Volatility of food and energy prices versus core inflation

With buying groceries and filling up at the pump being regular occurrences, we’re probably most attuned to changes in prices for food and energy than most other items that are measured in the headline Consumer Price Index (CPI) numbers.

Core CPI strips out the price of food and energy and the usual reason for citing the utility in core CPI is that it allows economists to peel back the volatile items to get a second perspective on inflation of prices in general. However, from the chart below, you can see that the volatility of food and energy is on a whole different level since 2000. You can see from 1960 to 2000 that headline and core CPI moved virtually in lock-step. But since 2000, the volatility of food and energy has been increasing, and it looks like that increase is accelerating.

Note that this chart is looking at US figures. However, the story is not much different in Canada.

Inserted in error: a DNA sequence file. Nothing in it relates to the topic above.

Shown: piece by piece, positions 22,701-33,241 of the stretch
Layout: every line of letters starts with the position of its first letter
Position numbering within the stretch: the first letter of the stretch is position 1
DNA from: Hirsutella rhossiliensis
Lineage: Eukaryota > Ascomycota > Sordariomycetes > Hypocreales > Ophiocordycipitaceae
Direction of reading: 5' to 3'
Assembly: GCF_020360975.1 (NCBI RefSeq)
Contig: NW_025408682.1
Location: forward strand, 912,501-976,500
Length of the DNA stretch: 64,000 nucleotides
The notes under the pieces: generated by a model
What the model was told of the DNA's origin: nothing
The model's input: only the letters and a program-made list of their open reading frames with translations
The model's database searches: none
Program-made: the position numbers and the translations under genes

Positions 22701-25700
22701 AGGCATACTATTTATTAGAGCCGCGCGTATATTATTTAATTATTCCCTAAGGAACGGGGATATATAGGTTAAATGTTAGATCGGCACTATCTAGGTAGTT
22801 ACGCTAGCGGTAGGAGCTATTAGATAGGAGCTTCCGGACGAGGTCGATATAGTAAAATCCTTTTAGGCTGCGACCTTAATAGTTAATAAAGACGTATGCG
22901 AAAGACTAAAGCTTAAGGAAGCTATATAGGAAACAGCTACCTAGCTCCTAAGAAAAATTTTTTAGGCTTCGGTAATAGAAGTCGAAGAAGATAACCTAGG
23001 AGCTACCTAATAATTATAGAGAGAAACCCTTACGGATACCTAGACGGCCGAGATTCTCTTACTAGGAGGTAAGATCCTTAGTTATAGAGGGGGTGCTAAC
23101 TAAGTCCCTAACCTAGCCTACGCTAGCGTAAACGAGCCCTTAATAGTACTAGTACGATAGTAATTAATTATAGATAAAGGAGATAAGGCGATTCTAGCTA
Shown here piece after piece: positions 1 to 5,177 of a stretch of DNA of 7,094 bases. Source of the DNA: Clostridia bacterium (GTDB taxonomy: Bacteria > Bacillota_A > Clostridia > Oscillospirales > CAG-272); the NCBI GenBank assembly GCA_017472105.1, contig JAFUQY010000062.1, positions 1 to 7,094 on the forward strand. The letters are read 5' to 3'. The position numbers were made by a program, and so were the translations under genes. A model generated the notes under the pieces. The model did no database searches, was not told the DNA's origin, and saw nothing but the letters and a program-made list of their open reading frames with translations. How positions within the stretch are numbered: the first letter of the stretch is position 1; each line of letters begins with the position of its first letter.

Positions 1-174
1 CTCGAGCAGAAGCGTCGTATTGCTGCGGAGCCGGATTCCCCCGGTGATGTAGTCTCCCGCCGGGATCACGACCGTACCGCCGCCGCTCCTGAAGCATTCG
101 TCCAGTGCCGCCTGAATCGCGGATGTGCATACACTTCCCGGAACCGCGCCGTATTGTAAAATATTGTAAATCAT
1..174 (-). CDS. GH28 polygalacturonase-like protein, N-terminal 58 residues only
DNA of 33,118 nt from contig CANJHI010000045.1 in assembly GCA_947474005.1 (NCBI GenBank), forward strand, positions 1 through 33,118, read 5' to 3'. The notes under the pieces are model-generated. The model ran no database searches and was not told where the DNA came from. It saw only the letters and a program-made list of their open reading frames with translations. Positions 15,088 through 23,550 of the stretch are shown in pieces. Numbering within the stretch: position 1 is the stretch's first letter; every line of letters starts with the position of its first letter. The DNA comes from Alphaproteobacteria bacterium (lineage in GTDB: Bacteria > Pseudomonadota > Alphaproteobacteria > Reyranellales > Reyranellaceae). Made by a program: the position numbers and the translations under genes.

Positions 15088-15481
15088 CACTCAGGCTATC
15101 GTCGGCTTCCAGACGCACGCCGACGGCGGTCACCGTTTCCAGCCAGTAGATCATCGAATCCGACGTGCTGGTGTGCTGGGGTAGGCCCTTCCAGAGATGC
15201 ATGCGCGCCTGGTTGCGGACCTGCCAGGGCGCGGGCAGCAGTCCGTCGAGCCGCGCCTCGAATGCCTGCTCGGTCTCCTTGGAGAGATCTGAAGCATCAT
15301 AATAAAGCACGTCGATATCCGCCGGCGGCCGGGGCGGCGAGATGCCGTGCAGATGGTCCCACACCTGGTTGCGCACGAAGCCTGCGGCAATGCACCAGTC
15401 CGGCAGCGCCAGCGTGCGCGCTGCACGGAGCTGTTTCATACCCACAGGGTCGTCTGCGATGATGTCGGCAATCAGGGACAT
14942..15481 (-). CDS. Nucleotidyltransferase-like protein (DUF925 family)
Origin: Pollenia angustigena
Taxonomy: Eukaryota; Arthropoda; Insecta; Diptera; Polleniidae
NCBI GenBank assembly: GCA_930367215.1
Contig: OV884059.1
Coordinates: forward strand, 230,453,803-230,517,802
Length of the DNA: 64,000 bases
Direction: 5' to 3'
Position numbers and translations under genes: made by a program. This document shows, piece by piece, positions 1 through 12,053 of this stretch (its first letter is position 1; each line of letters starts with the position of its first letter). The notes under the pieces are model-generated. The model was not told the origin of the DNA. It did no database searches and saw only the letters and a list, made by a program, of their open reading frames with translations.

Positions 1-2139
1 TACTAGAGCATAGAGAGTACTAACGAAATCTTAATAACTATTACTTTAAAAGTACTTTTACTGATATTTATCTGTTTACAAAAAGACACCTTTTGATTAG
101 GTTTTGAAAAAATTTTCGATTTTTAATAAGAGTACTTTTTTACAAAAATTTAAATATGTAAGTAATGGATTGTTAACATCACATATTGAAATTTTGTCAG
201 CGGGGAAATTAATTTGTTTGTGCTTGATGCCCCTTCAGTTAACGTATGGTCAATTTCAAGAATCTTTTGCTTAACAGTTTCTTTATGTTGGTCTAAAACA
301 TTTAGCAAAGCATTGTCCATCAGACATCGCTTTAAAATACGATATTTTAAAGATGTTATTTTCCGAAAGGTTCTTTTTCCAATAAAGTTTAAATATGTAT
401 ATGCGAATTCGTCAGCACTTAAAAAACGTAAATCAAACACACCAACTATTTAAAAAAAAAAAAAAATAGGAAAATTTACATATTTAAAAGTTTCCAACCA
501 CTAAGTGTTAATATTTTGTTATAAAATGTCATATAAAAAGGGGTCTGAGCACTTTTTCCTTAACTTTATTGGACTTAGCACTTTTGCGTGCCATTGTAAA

Source: BLS, FactSet, J.P. Morgan Asset Management. CPI values shown are % change vs. 1 year ago and reflect August 2011 CPI data. CPI component weights are as of December 2011 and 12-month change reflects data through August 2011. Core CPI is defined as CPI excluding food and energy prices.

Chart courtesy of J.P. Morgan Asset Management

Preet Banerjee
Preet Banerjee
...is an independent consultant to the financial services industry and a personal finance commentator. You can learn more about Preet at his personal website and you can click here to follow him on Twitter.
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Showing 3 comments
  • Molichi

    What would be interesting is seeing that is causing the volatility in headline CPI, is it mainly energy or food. My suspicion is that it is mainly energy prices since 2000 which have been extremely volatile, food prices don’t seem that bad at least to me. 

    • Preet

       @Molichi Yes, it’s largely been energy. Food based commodities seem to be in a multi year boom greater than the rate of inflation but energy is the one that has been all over the place.

  • seanhopcraft

    I see food prices having a big impact on Headline CPI in the future. What do you think?